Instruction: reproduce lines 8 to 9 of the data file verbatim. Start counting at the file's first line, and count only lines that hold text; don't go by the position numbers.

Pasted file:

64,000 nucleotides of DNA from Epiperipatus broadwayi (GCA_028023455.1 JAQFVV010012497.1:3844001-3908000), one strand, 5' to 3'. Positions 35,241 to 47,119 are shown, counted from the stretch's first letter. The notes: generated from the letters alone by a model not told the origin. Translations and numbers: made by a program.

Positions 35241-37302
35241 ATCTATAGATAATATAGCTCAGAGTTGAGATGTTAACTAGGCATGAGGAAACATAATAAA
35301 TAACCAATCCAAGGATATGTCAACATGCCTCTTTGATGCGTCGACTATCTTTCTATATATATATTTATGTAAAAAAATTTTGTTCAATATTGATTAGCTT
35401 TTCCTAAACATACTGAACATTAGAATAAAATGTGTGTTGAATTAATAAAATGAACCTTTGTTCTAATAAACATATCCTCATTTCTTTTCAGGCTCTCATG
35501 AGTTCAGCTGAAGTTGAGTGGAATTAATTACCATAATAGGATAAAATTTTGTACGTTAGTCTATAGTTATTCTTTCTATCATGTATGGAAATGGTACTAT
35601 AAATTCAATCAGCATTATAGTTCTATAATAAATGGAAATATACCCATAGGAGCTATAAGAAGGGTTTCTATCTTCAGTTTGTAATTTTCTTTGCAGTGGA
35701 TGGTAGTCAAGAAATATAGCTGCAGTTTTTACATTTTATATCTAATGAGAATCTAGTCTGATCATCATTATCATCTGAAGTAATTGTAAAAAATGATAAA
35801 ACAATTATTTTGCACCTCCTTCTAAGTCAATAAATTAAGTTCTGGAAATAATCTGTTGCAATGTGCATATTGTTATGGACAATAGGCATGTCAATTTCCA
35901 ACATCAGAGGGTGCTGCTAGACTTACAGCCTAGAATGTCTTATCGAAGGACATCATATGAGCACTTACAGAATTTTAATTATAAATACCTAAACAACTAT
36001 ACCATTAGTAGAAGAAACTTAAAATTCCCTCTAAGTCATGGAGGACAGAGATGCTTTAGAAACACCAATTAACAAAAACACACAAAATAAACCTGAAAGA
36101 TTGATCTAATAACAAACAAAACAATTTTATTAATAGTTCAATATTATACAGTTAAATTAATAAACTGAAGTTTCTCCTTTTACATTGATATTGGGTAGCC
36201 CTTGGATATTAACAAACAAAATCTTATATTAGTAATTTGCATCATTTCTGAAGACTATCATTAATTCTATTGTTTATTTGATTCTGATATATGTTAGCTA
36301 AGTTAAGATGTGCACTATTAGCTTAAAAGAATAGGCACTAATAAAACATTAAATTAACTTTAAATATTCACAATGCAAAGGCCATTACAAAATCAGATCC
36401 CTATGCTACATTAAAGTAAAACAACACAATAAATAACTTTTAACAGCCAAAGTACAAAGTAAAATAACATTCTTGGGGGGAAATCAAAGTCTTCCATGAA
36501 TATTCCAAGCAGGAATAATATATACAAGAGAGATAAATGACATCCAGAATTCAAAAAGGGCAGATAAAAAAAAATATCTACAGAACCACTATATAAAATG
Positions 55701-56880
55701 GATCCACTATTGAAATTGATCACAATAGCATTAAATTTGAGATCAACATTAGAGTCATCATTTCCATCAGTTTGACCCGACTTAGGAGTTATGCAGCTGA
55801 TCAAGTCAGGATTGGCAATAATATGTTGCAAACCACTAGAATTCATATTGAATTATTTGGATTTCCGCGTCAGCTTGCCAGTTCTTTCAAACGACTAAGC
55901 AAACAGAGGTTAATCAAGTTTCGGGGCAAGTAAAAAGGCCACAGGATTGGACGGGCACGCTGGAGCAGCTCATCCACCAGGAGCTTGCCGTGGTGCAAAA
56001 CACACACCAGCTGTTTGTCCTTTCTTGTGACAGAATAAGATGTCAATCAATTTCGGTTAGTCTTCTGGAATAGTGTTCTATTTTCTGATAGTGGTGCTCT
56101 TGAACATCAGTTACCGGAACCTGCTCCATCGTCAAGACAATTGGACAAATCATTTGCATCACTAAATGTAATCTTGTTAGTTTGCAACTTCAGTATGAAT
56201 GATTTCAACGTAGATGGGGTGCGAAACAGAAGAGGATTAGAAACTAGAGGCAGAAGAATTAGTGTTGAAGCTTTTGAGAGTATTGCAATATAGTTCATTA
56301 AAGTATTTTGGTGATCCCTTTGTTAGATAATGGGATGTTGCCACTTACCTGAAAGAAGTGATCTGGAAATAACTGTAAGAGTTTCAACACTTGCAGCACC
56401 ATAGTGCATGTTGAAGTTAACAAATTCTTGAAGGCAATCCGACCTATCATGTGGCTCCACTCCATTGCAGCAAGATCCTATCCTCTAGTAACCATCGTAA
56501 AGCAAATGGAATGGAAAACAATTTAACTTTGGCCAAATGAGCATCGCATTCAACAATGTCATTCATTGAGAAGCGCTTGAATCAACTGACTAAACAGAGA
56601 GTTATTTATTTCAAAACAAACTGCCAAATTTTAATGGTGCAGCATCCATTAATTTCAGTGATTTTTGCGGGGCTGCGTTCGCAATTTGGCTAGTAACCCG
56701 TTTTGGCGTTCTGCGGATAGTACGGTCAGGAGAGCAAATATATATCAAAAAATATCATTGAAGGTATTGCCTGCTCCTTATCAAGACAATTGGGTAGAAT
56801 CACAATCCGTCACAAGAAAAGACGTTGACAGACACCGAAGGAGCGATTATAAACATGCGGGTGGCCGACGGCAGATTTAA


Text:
35701 TGGTAGTCAAGAAATATAGCTGCAGTTTTTACATTTTATATCTAATGAGAATCTAGTCTGATCATCATTATCATCTGAAGTAATTGTAAAAAATGATAAA
35801 ACAATTATTTTGCACCTCCTTCTAAGTCAATAAATTAAGTTCTGGAAATAATCTGTTGCAATGTGCATATTGTTATGGACAATAGGCATGTCAATTTCCA